In a tumultuous political landscape, Medicare and Medicaid have experienced both heartbreak and success, from the long-lasting drama between Florida Gov. Rick Scott (R) and the Obama administration over expanding Medicaid in the Sunshine State to Alaska Gov. Bill Walker's (I) latest announcement that he'll expand the program over legislative objections.
The public, on the other hand, is generally upbeat about the programs, according to a survey from the Kaiser Family Foundation (KFF). Although split along party lines, most understand the programs and say they have value.
Public's view of the programs
Seventy-seven of those polled say Medicare is "very important," while 63 percent say the same about Medicaid. Yet while these programs appear popular among the public, KFF found varying differences among political lawmakers. About 9 in 10 Democrats and 7 in 10 Republicans say the Medicare program is very important. While 78 percent of Democrats believe Medicaid to be important, only 47 percent of Republicans share the same sentiment.
The survey notes that despite political discrepancies, the public is ambivalent about the federal government's role in making the healthcare system work. Four in 10 Americans believe that federal or state government should play no part in the healthcare system.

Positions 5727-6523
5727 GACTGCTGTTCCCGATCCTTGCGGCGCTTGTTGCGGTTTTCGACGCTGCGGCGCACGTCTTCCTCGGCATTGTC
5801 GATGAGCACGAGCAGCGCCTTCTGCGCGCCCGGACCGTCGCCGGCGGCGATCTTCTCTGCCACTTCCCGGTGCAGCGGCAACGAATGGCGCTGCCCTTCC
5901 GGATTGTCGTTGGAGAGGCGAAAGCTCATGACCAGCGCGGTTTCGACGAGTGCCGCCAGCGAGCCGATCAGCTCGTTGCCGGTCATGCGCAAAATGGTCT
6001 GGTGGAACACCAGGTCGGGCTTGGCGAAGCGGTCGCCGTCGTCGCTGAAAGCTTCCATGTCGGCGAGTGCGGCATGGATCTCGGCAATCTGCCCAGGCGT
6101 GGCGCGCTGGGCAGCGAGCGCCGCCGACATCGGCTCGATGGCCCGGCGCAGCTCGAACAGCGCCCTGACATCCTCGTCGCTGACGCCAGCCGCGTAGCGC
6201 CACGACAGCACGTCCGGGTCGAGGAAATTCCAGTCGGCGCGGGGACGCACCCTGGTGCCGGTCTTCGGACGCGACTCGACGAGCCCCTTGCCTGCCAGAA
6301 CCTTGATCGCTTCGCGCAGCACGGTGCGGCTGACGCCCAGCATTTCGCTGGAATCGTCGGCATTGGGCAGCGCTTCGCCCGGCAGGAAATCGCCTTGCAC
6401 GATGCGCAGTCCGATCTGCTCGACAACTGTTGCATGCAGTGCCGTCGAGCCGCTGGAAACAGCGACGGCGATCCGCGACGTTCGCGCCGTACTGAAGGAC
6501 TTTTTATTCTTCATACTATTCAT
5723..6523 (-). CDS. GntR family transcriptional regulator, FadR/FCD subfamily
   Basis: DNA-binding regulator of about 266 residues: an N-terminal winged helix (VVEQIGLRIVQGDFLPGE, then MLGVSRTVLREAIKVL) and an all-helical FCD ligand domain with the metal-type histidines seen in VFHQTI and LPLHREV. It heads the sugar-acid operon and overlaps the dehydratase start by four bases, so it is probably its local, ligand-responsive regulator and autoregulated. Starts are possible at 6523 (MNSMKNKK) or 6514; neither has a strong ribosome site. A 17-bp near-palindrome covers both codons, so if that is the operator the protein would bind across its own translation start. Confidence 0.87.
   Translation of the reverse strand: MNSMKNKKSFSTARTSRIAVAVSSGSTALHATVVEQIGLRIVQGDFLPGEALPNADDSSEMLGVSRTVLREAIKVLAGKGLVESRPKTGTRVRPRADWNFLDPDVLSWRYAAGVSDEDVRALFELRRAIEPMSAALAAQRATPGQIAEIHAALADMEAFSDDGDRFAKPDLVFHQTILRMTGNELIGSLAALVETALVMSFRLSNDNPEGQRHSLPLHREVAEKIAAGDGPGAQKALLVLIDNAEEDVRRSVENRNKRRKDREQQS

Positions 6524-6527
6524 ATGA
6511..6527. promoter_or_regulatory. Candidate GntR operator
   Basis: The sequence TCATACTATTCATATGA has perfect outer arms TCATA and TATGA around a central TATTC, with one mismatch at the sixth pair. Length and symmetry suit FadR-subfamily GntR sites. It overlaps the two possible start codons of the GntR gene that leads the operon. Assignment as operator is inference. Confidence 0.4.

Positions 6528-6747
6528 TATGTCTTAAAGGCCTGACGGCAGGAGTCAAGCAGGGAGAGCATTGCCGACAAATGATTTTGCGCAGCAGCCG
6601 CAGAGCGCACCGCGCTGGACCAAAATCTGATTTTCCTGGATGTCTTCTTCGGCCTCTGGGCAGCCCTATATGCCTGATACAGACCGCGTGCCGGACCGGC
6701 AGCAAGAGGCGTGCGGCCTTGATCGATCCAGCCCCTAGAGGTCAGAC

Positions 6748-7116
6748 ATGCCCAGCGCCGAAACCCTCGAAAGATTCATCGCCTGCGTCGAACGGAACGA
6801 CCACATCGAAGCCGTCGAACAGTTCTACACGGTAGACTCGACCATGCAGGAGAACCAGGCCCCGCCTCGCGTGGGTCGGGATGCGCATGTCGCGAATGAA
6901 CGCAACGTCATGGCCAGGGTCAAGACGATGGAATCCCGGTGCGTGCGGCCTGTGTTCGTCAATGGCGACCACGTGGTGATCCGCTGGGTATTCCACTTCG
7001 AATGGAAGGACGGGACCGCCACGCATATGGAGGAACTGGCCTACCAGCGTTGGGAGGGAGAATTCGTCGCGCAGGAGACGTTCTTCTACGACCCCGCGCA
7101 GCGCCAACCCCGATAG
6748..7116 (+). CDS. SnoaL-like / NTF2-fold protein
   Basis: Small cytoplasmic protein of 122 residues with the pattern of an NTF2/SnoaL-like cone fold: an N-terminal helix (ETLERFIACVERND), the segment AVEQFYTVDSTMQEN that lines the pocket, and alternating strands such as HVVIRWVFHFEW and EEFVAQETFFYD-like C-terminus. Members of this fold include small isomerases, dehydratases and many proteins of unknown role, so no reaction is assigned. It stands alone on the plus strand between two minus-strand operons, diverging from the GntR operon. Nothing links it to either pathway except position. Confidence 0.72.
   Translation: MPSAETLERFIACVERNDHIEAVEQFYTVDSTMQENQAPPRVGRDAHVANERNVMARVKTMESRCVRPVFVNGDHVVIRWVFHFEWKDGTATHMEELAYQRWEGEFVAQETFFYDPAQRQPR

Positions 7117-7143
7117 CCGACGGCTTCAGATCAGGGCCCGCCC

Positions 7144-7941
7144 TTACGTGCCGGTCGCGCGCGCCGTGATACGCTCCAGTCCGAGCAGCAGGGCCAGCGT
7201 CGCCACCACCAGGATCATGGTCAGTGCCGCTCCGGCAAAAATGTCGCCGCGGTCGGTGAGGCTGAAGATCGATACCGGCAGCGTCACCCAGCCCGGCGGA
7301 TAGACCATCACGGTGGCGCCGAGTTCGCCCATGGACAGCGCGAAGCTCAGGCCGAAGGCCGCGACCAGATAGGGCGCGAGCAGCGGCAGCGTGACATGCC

Public's knowledge of the programs
Seventy-two percent of the public understands that Medicare is a primary source of health insurance for eligible beneficiaries ages 65 and older, yet only 17 percent say that Medicaid is the primary source of insurance for this group. Additionally, about 65 percent understand that Medicaid is the primary source of insurance for low-income Americans, but 17 percent say that the program is Medicare and not Medicaid.
When asked which program pays for nursing and long-term care, only 36 percent correctly said Medicaid. Seventy-four percent know that Medicare is run by the federal government, while 57 percent are aware that Medicaid is a joint state and federal program.
Public's knowledge of Medicaid expansion
Nearly 62 percent of Americans know that some states have chosen to not expand Medicaid, the survey finds, while about 9 percent incorrectly believe that all states have expanded the program.
More than 4 in 10 Americans correctly know their state's expansion status, including 46 percent of those in states that have not expanded their Medicaid programs and 42 percent of those in states that have expanded.
- here's the survey